Green Jobs, Green Economy

On November 18, 2010, in Boston, by Nathan

Any effort to rein in the emissions that cause global climate change must include weatherizing homes, and making buildings more energy efficient.  As Kalia Lydgate, the Director of the Green Jobs, Green Economy Initiative (and a Planeteer) informs us in the video below, buildings are responsible for an estimated 40% of carbon emissions! That means that focusing on energy efficiency in buildings can make a huge difference.

In addition to the environmental impacts, leaders like Van Jones, and his organization Green for All make a compelling case that programs to improve energy efficiency can also create jobs where they are needed most.  What’s more, having an energy efficient home saves homeowners a ton of money.

Kalia is on a mission to weatherize thousands of homes in New Bedford, Massachusetts.  Along the way, she will create scores of jobs, save New Bedford residents about $7,000,000 in utility bills, and take a huge bite out of New England’s carbon emissions.

Kalia does much of this work through bringing the community together for ‘barn-raising’ events in which a team of volunteers weatherize a few home on a Saturday.  Kalia’s leadership, along with the visionary support of the Mayor of New Bedford, P.A.C.E. Youth Build, the Marion Institute and others, are making a real difference in the community.

You can read about Kalia’s efforts, and learn how you can get a similar program started in your city at the Green Jobs, Green Economy page here.


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Celebrating Urban Agriculture

On October 25, 2010, in Boston, by Nathan

Tomato plants growing in old coolers, herb gardens outside of kitchen windows, and pies made from fruit found around town. This is the world of urban agriculture: a counter-intuitive paring of words with the potential to bring a connection to the land, to the heart of the city.

Cambridge, MA is one city where urban agriculture is catching on. The work of many of these spare time farmers was on display in Harvard Square at the Cambridge Urban Agricultural Fair. From contests to find the best (and ugliest) produce in the city, to pickling and canning demonstrations, to delicious local fare and local music, hundreds of people came out learn, celebrate, and enjoy the fruits (and vegetables) of the labor of their friends and neighbors.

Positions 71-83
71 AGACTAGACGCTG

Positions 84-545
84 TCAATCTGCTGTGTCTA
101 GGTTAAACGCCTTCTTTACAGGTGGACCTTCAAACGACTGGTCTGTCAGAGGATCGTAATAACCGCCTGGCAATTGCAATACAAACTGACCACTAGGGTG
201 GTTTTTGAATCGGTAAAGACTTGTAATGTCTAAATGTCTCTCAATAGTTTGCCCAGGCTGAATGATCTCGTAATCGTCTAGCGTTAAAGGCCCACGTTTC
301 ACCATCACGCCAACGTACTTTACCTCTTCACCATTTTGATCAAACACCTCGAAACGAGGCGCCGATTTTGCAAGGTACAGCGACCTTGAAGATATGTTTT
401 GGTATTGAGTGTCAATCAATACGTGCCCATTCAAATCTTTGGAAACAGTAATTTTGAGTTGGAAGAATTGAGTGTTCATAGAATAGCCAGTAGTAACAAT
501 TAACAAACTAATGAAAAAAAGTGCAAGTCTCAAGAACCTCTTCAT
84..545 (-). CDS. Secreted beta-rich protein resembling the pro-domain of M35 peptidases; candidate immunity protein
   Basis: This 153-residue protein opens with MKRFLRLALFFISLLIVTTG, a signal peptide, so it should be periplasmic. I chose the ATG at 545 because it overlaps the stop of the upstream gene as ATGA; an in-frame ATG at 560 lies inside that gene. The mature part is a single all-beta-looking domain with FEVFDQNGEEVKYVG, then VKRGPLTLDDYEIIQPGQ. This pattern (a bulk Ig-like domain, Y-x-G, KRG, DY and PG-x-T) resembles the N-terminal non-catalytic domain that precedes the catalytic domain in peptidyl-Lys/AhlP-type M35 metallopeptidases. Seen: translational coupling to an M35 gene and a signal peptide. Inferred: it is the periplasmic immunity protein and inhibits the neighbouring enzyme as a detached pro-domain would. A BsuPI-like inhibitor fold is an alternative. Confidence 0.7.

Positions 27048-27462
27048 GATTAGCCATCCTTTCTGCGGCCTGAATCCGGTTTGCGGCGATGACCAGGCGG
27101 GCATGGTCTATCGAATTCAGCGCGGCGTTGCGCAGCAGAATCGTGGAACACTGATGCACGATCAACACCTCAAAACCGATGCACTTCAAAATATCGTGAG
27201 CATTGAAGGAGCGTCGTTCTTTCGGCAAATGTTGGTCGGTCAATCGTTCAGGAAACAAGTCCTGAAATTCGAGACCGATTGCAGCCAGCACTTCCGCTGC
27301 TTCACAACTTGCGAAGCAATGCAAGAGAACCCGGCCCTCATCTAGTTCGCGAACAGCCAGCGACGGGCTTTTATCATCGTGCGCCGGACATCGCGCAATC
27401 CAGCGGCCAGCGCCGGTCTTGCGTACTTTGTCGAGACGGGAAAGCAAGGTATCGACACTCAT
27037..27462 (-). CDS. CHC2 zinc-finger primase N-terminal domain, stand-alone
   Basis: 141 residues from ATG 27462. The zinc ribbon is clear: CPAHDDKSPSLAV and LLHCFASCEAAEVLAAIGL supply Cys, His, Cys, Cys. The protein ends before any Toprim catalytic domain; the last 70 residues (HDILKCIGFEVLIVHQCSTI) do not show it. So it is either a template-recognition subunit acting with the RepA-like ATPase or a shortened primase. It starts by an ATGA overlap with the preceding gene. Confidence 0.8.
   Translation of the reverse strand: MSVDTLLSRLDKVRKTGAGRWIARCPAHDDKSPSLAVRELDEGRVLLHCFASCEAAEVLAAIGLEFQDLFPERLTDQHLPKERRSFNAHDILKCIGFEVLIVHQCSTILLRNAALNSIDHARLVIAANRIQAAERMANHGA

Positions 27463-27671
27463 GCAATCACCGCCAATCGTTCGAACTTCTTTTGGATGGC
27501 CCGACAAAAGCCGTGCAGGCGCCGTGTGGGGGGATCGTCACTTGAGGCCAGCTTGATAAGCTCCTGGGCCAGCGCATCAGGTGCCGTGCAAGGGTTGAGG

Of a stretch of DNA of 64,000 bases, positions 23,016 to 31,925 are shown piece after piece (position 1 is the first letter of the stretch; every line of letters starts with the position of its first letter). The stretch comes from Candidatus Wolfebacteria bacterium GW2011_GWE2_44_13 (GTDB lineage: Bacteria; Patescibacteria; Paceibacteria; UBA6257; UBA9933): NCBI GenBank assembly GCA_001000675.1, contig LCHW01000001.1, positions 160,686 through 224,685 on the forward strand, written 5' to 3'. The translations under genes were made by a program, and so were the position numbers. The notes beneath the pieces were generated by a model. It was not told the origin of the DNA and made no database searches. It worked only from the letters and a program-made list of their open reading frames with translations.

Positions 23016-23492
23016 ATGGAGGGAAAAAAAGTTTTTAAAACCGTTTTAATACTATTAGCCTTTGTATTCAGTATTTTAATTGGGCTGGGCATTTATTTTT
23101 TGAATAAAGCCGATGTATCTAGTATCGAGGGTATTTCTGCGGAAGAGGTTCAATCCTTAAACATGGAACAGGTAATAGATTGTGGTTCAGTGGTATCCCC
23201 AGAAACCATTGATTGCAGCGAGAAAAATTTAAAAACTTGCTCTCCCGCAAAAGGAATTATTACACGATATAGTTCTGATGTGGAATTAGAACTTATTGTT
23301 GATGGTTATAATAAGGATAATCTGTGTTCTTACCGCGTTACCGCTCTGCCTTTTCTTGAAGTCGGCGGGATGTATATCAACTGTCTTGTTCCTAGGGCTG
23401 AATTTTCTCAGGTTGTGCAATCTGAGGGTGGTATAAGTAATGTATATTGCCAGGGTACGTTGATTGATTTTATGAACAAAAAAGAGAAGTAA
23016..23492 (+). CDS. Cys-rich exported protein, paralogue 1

Urban agriculture is a growing part of the movement for people to get back in touch with the origins of their food. While I couldn’t find much hard data on how many people actually participate in urban agriculture, anecdotally, the numbers are surprising.

Having a fair or other public celebration for the efforts of urban agriculturalists can help to reinforce and expand the practice within a community. If you are interested starting an event in your city to celebrate and promote the practice of urban agriculture, it is surprisingly easy to get started.

In talking with the founder of the Cambridge Urban Agriculture Fair, I learned that there were essentially three elements that need to be in place:

  • Get approval from your city or town.  This can be achieved through getting a few friends together and talking with someone on the city council to see if they will help you.  Most elected representatives will at least point you in the right direction, if not jump at the opportunity to help their constituents.
  • Get some local businesses on board.  If there is a local chamber of commerce (even a green chamber of commerce) they will be interested in having a festival that will bring people out, and get exposure for their businesses.  Get them on board and they can help to get businesses interested and involved.
  • Make it fun! At the Cambridge fair, a local restaurant called Grendel’s Den sponsors a beer garden.  Add live music, and a lot of interactive booths and displays and people will come because you are giving them something fun to do.

So if you want something like the Cambridge Urban Agriculture Fair in your town, there is a reason you are reading this blog.  Get to work!  If you need help, I’ll be watching to comments, and I’ll be happy to put you in touch with the organizers in Cambridge.

Happy Growing!

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A Saturday Morning TwitterToon

On September 10, 2010, in Boston, by Nathan

In 1990, September 15th fell on a Saturday.  And it was on that morning, 20 years ago, that a generation of kids was introduced to a new superhero.  Unlike the characters they had met before, this superhero came into existence when – and only when – kids like them combined their powers.

For six more years, kids around the world would spend Saturday mornings with Captain Planet and the Planeteers, and this Saturday morning, 20 years later, the very first episode of Captain Planet and the Planeteers is being reproduced – on Twitter.

We’ve never seen anything like it and we are willing to bet you haven’t either.

Grab some cereal, Follow the cast of characters on twitter (below), and watch the show at 10:00AM USA Eastern Standard Time.


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